I decided to read Ilona Yazhbin Chavasse’s translator’s note before diving into the novel. In it, she recounts a conversation she had with Rytkheu about her first translation of one of his books. Rytkheu wrote in Russian and his native Chukchi; he was also fluent in English. Chavasse recalls being worried about getting the translation right. So when she had the chance to talk to Rytkheu about it, she asked him if there was anything particular she should do or pay attention to. He told her to “write it like a song. Like you could sing it if you wanted to.” When they met again after the book was published, he told her: “In English, too, it sings.”
What a beautiful exchange. I was thinking about this idea, of a book that sings, when I turned to the first page of the story. Never in my life have I read a book that sings like this one. It’s a sad story. But it is also filled with glorious, musical language. The descriptions of the Arctic landscape are stunning. The words pulse with wind and sky and ocean and rock. It is so physical, so deeply connected to the stuff of the world. It’s like the words themselves grew out of the ocean, a translation of whale song and sunlight on ice and summer wildflowers on the tundra. It is, without a doubt, a song.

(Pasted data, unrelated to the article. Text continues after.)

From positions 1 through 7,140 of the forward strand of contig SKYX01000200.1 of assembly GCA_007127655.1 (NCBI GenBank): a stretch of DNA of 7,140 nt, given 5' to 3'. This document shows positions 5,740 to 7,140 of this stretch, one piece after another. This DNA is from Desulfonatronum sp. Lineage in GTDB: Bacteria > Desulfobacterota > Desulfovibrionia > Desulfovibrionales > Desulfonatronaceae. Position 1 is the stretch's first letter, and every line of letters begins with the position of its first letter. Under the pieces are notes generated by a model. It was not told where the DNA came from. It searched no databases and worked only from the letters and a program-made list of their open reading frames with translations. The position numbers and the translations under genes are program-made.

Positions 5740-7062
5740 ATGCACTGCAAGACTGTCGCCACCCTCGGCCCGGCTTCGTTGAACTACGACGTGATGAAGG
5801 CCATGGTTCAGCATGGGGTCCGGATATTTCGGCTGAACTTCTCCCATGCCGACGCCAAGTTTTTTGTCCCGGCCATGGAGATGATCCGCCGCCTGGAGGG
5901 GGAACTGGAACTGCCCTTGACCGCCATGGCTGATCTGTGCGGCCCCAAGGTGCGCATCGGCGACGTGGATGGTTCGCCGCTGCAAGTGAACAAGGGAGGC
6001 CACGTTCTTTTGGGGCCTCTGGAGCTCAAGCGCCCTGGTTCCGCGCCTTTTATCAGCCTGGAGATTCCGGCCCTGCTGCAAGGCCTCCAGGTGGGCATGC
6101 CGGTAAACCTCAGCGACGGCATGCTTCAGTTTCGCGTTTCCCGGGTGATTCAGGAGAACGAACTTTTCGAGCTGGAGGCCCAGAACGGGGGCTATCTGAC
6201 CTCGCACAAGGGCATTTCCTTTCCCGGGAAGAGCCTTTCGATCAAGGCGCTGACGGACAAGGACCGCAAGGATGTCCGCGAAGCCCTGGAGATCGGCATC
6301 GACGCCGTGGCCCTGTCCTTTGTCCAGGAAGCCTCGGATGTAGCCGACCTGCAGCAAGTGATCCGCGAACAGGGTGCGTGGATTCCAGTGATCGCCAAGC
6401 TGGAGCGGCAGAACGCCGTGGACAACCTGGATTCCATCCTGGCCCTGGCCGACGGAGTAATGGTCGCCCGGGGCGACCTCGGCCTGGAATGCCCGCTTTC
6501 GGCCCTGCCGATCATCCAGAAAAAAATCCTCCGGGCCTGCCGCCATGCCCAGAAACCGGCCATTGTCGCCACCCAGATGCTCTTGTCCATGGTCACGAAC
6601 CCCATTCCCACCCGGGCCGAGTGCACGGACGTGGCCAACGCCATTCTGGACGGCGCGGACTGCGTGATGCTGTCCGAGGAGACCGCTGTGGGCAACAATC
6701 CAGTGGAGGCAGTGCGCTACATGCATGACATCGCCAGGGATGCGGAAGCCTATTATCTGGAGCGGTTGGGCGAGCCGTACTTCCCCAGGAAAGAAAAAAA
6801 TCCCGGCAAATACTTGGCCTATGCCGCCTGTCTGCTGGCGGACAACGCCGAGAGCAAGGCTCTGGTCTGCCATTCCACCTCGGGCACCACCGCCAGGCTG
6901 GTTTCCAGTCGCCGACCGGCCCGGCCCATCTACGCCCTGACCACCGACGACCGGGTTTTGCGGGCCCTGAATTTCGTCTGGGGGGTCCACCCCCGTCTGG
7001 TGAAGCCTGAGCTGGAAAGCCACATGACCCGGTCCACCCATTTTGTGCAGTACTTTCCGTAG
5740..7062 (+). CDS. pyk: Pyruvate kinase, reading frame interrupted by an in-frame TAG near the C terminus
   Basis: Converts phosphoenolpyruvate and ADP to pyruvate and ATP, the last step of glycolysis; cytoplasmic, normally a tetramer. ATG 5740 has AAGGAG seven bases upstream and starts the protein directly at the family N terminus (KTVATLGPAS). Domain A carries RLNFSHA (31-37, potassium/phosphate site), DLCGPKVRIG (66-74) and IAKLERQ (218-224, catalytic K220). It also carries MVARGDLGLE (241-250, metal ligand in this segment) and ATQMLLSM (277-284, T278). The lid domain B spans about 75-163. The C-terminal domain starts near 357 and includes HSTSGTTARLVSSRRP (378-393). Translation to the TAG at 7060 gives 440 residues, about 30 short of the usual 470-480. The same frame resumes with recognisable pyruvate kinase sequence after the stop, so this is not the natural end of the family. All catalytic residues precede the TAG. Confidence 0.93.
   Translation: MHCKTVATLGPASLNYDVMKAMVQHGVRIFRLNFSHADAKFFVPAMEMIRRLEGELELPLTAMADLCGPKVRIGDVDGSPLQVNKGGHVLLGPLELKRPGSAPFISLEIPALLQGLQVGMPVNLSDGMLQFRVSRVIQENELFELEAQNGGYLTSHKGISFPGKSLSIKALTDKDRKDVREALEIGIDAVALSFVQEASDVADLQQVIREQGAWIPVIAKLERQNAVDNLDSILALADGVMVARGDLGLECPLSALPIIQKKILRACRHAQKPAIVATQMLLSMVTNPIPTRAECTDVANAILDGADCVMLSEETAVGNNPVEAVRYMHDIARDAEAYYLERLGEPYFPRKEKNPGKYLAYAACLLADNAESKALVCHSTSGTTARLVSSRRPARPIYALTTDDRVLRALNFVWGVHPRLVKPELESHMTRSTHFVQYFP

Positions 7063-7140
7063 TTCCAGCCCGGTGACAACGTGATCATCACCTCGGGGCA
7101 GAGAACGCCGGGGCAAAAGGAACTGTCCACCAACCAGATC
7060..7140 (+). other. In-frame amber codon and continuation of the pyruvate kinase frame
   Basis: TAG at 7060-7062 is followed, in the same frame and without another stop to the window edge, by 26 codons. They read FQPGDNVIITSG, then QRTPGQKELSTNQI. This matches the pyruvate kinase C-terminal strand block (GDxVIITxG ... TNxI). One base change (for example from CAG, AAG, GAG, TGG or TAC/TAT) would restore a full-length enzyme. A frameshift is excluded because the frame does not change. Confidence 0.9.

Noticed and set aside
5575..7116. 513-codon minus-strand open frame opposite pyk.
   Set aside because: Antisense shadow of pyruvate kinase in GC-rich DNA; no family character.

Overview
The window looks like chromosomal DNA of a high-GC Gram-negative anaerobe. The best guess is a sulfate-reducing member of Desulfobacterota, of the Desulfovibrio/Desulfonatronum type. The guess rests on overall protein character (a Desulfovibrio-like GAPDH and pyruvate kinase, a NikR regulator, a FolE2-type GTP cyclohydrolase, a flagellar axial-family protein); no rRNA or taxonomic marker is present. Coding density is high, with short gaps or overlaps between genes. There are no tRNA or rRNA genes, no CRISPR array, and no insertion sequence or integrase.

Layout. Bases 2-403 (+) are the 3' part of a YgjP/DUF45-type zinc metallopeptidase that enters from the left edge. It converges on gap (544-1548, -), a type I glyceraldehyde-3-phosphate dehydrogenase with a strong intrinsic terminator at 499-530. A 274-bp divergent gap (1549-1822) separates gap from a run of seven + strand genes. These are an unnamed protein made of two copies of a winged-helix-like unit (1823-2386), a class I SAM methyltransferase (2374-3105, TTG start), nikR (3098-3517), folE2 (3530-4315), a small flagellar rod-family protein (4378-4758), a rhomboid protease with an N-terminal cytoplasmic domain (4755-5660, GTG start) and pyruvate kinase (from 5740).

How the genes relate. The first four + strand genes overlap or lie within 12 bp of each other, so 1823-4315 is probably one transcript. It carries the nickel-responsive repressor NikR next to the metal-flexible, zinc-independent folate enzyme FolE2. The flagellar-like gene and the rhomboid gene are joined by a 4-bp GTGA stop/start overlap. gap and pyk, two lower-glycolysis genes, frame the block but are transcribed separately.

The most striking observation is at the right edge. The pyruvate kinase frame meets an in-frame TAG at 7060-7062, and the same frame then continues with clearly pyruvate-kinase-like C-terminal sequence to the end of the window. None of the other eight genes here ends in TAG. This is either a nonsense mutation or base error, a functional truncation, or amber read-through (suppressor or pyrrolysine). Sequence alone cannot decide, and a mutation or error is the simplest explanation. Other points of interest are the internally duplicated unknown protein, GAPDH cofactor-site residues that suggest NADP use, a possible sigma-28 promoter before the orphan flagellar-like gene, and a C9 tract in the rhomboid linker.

Reading about that conversation between Chavasse and Rytkheu gave me a deeper appreciation for the magic of this book. I would have loved it, and its breathtaking music, regardless. But not in quite the same way.
Earlier this week I started reading Deaf Utopia by Nyle DiMarco. The book begins with an author’s note which is also a translator’s note. DiMarco explains how the book came to be. He wrote it first in his native language, ASL, through a series of videos which he shared with his friend and co-writer Robert Siebert. Siebert translated those videos into English, and then DiMarco and Siebert worked together to hone and finalize the translation.
Because ASL and English are related, and because DiMarco is fluent in both, I had assumed Deaf Utopia was written in English. The author’s/translator’s note not only deepened my understanding of the book; it expanded my understanding of translation in general. Once again, I was struck by just how important this short note at the beginning of the book proved to be. Without it, I would have missed something essential about DiMarco’s story.
All of these translator’s notes I’ve mentioned — and many more that I’ve read and loved — offer a lot more than context. Chavasse, for example, writes about how many weather words appear in When the Whales Leave, and how many words for sunlight, and the joys and challenges of translating those concepts. DiMarco explains the kind of ASL gloss — a written approximation of ASL signs — that he and Siebert chose to use in book. The best translator’s notes are both emotional and technical. They’re not optional afterthoughts. They are vital pieces of translated books. They don’t just provide insight and context; they provide essential information about the strange and complicated process of moving meaning and beauty from one language to another. It’s time we start giving them the attention they deserve.